Comparative study of the uterotrophic potency of 14 chemicals in a uterotrophic assay and their receptor-binding affinity.
ABSTRACT We performed an immature rat uterotrophic assay of 14 chemicals having various receptor-binding affinities in order to assess the relationship between their uterotrophic potency and receptor-binding affinity. The chemicals tested were phthalic acid di-n-hexyl ester, phthalic acid di-n-amyl ester, phthalic acid di-n-propyl ester, 2-ethylhexyl-p-hydroxybenzoate, 4,4'-biphenol, 4,4'-sulfonyldiphenol, 4,4'-dihydroxydiphenylmethane, 2,4-dihydroxybenzophenone, 4,4'-cyclohexylidenebisphenol, 4-t-butylpyrocatechol, clomiphene citrate, 4,4'-(1,3-phenylenediisopropylidene)bisphenol, p-t-butylphenol, and diallylterephthlate. Two of the 14 chemicals, phthalic acid di-n-propyl ester and diallylterephthlate, exhibited no receptor-binding affinity, and the receptor-binding affinity of phthalic acid di-n-hexyl ester and phthalic acid di-n-amyl ester was lower than that of the other chemicals. Ten of the chemicals showed uterotrophic potency, the exceptions being phthalic acid di-n-propyl ester, diallylterephthlate, phthalic acid di-n-hexyl ester, and phthalic acid di-n-amyl ester. The results of the present study demonstrate that the affinity of the chemicals in the receptor-binding assay correlated well with their potency in the uterotrophic assay except for a few chemicals with very low receptor-binding affinity.
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ABSTRACT: The pervasiveness of chemicals in the environment with estrogenic activity and other biological functions recommends the development of new approaches to monitor and study them. Chemicals can be screened for activity in vitro using a panel of human or animal cells that have been transfected with a specific receptor and reporter gene; for example, the estrogen receptor. By using a variety of different receptors, the screening of xenobiotics for biological functions can be broad. Chemicals could then be classified by their function in vitro which, in some cases, may be a useful guide for toxicological studies.Environmental Health Perspectives 11/1993; 101(5):386-7. · 7.26 Impact Factor
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ABSTRACT: One of the urgent tasks in understanding endocrine disrupters (EDs) is to compile a list of suspected substances among the huge number of chemicals by using the screening test method. We developed a simple and rapid screening method using the yeast two-hybrid system based on the ligand-dependent interaction of nuclear hormone receptors with coactivators. To date, we have tested the estrogenic activity of more than 500 chemicals including natural substances, medicines, pesticides, and industrial chemicals. 64 compounds were evaluated as positive, and most of these demonstrated a common structure, phenol with a hydrophobic moiety at the para-position without bulky groups at the ortho-position. These results are expected to facilitate further risk assessment of chemicals.Journal of Health Science. 01/2000; 46(4):282-298.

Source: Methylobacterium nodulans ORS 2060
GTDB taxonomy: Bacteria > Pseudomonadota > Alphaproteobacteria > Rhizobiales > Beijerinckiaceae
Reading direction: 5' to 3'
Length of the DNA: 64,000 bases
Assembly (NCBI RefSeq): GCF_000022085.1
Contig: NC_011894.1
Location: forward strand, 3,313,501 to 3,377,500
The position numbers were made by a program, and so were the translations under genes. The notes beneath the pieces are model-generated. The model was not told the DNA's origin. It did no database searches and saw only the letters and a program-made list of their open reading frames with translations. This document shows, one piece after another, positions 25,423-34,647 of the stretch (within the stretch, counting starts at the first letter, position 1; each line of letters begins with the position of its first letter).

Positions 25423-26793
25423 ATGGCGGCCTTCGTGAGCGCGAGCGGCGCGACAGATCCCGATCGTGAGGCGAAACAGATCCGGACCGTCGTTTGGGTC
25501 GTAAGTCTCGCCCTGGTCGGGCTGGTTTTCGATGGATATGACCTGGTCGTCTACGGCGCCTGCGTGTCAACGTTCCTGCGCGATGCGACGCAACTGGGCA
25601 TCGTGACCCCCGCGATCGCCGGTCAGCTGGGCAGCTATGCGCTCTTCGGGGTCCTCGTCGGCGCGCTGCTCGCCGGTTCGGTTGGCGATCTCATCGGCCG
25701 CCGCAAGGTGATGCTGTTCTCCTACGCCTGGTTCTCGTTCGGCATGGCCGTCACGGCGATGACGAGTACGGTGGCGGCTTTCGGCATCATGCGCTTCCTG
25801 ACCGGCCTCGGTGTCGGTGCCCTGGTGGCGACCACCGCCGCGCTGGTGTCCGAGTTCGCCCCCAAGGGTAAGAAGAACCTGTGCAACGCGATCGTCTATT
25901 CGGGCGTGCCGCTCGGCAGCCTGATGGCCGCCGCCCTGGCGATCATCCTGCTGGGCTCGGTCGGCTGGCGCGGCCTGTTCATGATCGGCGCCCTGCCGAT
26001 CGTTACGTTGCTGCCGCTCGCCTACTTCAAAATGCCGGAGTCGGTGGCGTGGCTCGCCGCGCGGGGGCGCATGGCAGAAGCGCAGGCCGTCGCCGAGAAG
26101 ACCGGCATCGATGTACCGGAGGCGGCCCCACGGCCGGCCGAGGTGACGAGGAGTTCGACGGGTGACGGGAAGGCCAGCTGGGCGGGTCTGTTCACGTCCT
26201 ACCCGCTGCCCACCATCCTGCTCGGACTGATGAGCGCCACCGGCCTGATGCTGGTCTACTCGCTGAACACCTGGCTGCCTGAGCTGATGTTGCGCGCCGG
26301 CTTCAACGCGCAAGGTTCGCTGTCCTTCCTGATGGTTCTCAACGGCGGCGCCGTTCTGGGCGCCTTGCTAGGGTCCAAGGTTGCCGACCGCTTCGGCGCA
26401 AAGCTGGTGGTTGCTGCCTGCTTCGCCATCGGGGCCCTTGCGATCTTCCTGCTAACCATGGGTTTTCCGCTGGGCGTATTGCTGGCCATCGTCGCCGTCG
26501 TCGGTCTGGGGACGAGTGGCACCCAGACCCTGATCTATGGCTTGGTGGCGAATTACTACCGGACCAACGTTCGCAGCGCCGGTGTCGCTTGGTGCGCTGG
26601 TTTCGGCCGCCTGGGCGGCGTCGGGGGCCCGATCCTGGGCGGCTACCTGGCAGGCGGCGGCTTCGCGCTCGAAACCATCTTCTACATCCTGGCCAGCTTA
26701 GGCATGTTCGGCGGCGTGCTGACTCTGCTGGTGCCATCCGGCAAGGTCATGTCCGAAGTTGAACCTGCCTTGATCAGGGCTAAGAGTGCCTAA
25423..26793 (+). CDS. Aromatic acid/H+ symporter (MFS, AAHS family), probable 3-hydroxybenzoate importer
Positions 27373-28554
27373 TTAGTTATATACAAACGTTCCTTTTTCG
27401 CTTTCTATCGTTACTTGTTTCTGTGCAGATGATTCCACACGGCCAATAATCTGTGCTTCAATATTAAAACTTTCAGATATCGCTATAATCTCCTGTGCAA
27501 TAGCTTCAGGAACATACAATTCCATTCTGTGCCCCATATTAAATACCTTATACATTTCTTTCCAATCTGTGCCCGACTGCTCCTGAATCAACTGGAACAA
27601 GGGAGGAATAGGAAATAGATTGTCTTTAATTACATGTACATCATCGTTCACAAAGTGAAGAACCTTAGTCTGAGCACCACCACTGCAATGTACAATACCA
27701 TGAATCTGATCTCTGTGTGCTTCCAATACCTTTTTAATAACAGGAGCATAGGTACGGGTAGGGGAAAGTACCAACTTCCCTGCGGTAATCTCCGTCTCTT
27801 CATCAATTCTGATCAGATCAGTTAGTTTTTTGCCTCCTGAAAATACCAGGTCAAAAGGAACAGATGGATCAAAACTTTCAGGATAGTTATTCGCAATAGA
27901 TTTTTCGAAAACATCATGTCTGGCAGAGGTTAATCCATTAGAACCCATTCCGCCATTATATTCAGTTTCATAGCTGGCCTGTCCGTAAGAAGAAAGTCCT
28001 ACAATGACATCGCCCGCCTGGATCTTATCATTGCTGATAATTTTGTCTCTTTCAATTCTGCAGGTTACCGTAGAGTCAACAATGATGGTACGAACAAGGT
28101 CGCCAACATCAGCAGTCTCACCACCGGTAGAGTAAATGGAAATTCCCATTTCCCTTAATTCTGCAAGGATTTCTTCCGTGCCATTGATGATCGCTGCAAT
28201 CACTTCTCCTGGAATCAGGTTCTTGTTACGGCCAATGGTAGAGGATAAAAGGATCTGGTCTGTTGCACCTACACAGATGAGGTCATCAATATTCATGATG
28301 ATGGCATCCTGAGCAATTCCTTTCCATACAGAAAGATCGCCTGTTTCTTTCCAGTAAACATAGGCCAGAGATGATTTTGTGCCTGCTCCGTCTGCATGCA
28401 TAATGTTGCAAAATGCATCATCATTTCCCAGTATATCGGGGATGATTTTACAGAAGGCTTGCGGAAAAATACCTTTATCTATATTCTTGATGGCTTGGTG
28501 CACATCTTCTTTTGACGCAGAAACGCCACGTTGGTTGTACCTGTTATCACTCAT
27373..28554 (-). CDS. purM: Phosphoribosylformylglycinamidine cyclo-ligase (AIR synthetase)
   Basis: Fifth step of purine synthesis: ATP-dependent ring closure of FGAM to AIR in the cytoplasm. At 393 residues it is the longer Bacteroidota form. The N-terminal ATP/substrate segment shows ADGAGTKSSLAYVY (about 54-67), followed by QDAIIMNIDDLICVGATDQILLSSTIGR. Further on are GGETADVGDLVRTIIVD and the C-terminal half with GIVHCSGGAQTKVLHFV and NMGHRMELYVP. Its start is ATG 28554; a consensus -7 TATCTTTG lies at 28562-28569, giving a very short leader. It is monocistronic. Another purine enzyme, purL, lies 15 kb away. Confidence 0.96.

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ABSTRACT: We performed a reporter gene assay for estrogen receptor (ER)-alpha agonists and antagonists of 10 chemicals that showed both estrogen agonistic and reduced the estrogenic effect of ethinyl estradiol in a rat uterotrophic assay. The chemicals tested by the immature uterotrophic assay were p-(tert-pentyl)phenol, 4,4'-thiobis-phenol, 4,4'-(hexafluoroisopropylidene)diphenol, 2,2-bis(4-hydroxyphenyl)-4-methyl-n-pentane, 4,4'-(octahydro-4,7-methano-5H-inden-5-ylidene)bisphenol, 4-(phenylmethyl)phenol, 4,4'-dihydroxybenzophenone, 2,2',4,4'-tetrahydroxybenzophenone, 4-hydroxybenzophenone and 2,4,4'-trihydroxybenzophenone. Although all chemicals examined in this study were positive in the reporter gene assay for ER-alpha agonists, 4,4'-(octahydro-4,7-methano-5H-inden-5-ylidene)bisphenol was only positive in the reporter gene assay for ER-alpha antagonists. These findings demonstrate that results of the reporter gene assay for ER-alpha agonists correlated well with those of the uterotrophic assay, but antagonistic change of 9 of 10 chemicals in the uterotrophic assay was not detected by the reporter gene assay for ER-alpha antagonists.Toxicology Letters 05/2003; 142(1-2):119-31. · 3.15 Impact Factor